Whatever you think about the level of CEO pay (most Americans think they get too much), you might expect compensation levels to at least match corporate performance. But, according to new research, the exact opposite is true. The best-paid CEOs tend to run the worst-performing companies, and the worst-paid are at the top of the best-performing companies.
MSCI, a corporate governance research group, analyzed the pay of 800 CEOs at 429 publicly traded U.S. companies over a 10-year period up to 2014. It included both base pay and stock option payouts. Then it looked at total shareholder returns over that time, including stock price growth and dividends.
If you invested $100 in the companies run by the best-paid 20% of CEOs, you would have seen a total return of $265. If you had invested $100 in the companies run by the worst-paid 20% of CEOs, you would have got back $367.
Thirty years ago, shareholders and corporate governance activists started calling for a change in how CEOs are compensated. Instead of paying CEOs primarily through their salary, they argued in favor of a higher proportion coming from stock options. This would end the "principal–agent problem" whereby CEOs had no incentive to raise share prices (because they were being paid the same whatever happened).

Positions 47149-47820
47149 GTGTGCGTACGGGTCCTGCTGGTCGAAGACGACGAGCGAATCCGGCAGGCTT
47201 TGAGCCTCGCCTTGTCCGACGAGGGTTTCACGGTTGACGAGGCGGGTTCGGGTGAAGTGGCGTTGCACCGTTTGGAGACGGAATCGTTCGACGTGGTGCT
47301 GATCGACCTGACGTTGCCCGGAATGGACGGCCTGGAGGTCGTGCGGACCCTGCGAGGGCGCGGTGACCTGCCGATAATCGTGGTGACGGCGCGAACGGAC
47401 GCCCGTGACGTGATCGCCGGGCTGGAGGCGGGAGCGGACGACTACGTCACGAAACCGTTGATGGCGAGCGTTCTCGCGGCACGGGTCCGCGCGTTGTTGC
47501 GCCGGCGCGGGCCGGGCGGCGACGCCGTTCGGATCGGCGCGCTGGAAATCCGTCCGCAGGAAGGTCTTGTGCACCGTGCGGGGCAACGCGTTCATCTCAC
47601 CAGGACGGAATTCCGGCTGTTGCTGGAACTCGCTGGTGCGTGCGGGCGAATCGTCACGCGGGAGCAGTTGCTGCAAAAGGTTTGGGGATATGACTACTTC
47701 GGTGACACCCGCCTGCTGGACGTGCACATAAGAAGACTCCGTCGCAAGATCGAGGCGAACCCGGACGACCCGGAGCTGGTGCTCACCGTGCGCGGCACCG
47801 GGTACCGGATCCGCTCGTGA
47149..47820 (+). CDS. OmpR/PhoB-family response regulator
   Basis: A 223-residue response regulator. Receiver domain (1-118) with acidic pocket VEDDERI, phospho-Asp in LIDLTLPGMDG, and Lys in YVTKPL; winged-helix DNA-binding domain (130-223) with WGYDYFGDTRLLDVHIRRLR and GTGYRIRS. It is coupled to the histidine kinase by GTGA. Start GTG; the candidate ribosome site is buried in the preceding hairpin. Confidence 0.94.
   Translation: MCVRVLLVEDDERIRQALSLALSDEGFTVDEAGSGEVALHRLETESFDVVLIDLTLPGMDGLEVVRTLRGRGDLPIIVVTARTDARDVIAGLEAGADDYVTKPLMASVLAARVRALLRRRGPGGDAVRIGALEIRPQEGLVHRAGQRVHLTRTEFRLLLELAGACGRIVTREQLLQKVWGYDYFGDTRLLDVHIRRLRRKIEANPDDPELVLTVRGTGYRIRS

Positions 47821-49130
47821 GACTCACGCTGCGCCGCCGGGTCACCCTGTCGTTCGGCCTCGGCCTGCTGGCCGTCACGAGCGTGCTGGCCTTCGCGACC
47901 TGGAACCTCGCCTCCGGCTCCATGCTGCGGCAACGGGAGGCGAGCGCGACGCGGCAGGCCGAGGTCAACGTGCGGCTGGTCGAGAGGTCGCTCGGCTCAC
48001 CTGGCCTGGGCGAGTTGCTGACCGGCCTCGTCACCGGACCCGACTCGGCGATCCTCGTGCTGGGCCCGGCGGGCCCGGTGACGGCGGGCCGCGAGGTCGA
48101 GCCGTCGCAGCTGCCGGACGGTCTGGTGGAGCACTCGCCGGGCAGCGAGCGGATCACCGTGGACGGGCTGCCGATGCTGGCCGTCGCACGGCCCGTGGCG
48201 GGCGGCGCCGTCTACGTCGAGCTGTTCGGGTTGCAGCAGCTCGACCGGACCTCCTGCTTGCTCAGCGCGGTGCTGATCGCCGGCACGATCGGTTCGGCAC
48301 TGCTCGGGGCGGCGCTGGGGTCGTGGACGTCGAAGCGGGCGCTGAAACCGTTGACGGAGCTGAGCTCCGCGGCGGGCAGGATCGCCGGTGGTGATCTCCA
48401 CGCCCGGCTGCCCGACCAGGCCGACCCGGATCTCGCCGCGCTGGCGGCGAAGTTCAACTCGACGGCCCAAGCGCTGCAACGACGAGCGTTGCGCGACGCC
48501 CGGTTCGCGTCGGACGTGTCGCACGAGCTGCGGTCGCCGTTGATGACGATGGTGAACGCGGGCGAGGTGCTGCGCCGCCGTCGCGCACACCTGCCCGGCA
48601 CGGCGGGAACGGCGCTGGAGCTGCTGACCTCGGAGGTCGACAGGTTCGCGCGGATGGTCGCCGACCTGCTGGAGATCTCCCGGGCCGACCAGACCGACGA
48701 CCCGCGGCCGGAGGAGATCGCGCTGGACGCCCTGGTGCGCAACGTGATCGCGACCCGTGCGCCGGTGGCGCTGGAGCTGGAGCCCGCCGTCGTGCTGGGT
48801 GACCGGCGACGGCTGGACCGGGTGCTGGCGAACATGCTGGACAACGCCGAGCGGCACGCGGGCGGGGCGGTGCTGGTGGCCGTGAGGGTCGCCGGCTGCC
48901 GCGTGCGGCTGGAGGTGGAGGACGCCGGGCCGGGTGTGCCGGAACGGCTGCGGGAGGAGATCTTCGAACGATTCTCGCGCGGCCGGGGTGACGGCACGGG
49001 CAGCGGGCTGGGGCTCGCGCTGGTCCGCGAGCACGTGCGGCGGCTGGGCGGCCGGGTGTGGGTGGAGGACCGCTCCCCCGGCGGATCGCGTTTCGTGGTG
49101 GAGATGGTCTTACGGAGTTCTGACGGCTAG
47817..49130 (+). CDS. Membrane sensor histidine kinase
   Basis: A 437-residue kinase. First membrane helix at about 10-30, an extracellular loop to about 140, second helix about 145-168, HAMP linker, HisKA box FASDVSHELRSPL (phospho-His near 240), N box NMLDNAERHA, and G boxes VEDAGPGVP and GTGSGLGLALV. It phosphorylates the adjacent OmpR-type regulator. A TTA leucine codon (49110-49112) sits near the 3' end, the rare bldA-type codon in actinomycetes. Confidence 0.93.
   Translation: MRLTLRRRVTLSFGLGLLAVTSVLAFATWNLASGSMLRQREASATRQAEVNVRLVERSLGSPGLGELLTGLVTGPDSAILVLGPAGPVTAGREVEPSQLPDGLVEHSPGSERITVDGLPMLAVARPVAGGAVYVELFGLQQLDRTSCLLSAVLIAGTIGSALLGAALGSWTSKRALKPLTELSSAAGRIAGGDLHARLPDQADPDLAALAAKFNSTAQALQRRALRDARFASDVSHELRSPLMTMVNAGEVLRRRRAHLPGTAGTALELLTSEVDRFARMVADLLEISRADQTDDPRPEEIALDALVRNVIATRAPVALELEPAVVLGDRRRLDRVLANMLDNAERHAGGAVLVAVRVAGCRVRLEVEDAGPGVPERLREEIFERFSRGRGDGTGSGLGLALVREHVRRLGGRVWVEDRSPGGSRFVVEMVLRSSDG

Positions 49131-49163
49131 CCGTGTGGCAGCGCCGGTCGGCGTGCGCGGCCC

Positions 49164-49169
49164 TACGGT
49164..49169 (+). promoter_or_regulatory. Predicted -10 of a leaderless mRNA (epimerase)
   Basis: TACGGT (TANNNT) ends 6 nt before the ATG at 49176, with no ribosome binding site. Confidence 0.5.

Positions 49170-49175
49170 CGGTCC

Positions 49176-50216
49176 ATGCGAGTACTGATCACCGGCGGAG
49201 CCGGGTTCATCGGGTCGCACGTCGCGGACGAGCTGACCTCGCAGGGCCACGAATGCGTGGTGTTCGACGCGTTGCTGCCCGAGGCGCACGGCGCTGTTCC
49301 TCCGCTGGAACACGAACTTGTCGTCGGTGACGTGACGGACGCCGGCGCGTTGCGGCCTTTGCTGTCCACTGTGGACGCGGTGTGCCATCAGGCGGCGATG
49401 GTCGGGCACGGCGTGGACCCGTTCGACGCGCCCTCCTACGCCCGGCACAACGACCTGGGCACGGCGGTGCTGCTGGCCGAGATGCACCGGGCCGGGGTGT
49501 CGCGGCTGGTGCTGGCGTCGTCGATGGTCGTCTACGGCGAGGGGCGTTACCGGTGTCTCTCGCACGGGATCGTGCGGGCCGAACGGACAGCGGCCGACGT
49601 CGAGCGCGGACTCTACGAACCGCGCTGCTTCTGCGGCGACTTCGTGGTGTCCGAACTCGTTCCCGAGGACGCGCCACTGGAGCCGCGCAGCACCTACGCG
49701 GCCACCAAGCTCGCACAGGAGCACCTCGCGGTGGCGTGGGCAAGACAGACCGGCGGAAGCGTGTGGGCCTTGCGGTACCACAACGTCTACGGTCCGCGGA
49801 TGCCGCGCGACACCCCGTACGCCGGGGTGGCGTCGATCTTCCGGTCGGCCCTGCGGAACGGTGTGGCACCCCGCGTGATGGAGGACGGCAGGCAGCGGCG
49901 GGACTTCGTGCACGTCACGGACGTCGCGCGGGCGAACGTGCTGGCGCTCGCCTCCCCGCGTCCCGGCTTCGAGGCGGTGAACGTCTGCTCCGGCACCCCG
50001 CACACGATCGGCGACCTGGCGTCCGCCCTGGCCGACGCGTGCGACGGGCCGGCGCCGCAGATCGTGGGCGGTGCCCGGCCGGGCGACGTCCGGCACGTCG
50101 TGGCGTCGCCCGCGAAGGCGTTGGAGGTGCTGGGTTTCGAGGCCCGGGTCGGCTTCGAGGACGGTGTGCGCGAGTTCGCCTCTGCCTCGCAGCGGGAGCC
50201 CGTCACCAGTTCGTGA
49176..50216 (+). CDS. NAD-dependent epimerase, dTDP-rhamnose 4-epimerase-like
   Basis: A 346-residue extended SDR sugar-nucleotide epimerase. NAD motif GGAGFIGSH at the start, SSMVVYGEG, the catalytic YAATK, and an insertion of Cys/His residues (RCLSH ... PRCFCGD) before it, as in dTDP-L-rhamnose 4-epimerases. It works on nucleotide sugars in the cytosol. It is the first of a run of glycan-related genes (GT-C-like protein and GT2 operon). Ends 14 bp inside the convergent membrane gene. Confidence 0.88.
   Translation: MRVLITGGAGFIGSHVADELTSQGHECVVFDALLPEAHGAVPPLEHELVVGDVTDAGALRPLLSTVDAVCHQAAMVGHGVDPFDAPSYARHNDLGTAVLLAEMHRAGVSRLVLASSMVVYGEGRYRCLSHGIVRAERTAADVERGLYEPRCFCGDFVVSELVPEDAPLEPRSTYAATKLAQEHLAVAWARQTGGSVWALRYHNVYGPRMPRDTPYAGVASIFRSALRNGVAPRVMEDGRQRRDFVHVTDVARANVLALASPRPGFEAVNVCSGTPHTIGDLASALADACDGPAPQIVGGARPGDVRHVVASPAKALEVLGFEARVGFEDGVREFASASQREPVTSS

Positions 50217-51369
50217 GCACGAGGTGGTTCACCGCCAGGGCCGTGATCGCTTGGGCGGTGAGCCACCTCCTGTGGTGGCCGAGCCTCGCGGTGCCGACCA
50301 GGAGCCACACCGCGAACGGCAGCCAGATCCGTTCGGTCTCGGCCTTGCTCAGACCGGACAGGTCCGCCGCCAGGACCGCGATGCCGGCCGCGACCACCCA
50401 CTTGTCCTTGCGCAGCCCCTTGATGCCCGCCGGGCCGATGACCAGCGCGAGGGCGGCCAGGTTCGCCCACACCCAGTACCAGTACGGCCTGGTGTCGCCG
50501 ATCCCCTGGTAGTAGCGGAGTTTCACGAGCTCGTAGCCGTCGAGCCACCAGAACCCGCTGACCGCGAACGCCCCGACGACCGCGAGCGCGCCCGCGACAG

The reform clearly hasn't worked as hoped, according to MSCI. "Equity incentive awards now comprise 70% or more of total summary CEO pay in the United States, based on our calculations," it says. "Yet we found little evidence to show a link between the large proportion of pay that such awards represent and long-term company stock performance."
MSCI says short-termism could be partly to blame: CEO pay tends to be assessed based on annual performance, rather than the whole tenure of that person. If a longer period was taken into account, there might be more alignment between remuneration levels and long-term stock performance, the report argues.
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